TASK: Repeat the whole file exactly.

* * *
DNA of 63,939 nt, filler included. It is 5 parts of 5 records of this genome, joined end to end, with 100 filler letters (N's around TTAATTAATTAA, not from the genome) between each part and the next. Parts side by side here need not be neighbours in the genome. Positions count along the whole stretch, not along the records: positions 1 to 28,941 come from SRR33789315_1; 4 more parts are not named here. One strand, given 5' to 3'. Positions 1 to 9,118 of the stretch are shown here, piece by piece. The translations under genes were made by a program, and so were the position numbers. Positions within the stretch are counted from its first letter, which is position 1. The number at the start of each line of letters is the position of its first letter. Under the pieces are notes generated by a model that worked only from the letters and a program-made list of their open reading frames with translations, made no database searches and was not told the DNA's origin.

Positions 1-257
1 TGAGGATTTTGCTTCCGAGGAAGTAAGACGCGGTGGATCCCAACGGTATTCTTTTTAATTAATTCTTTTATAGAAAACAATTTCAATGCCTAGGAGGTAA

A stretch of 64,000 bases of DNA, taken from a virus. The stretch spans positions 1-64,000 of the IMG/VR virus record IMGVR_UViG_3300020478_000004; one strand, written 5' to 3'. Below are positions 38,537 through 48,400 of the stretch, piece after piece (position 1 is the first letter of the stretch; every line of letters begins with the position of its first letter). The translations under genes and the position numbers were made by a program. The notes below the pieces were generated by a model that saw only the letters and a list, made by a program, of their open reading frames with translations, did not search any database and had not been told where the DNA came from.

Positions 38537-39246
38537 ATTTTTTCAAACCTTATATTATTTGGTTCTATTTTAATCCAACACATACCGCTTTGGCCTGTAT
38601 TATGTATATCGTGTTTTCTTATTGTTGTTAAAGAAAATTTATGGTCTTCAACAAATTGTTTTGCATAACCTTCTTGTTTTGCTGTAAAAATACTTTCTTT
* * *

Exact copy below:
DNA of 63,939 nt, filler included. It is 5 parts of 5 records of this genome, joined end to end, with 100 filler letters (N's around TTAATTAATTAA, not from the genome) between each part and the next. Parts side by side here need not be neighbours in the genome. Positions count along the whole stretch, not along the records: positions 1 to 28,941 come from SRR33789315_1; 4 more parts are not named here. One strand, given 5' to 3'. Positions 1 to 9,118 of the stretch are shown here, piece by piece. The translations under genes were made by a program, and so were the position numbers. Positions within the stretch are counted from its first letter, which is position 1. The number at the start of each line of letters is the position of its first letter. Under the pieces are notes generated by a model that worked only from the letters and a program-made list of their open reading frames with translations, made no database searches and was not told the DNA's origin.

Positions 1-257
1 TGAGGATTTTGCTTCCGAGGAAGTAAGACGCGGTGGATCCCAACGGTATTCTTTTTAATTAATTCTTTTATAGAAAACAATTTCAATGCCTAGGAGGTAA

A stretch of 64,000 bases of DNA, taken from a virus. The stretch spans positions 1-64,000 of the IMG/VR virus record IMGVR_UViG_3300020478_000004; one strand, written 5' to 3'. Below are positions 38,537 through 48,400 of the stretch, piece after piece (position 1 is the first letter of the stretch; every line of letters begins with the position of its first letter). The translations under genes and the position numbers were made by a program. The notes below the pieces were generated by a model that saw only the letters and a list, made by a program, of their open reading frames with translations, did not search any database and had not been told where the DNA came from.

Positions 38537-39246
38537 ATTTTTTCAAACCTTATATTATTTGGTTCTATTTTAATCCAACACATACCGCTTTGGCCTGTAT
38601 TATGTATATCGTGTTTTCTTATTGTTGTTAAAGAAAATTTATGGTCTTCAACAAATTGTTTTGCATAACCTTCTTGTTTTGCTGTAAAAATACTTTCTTT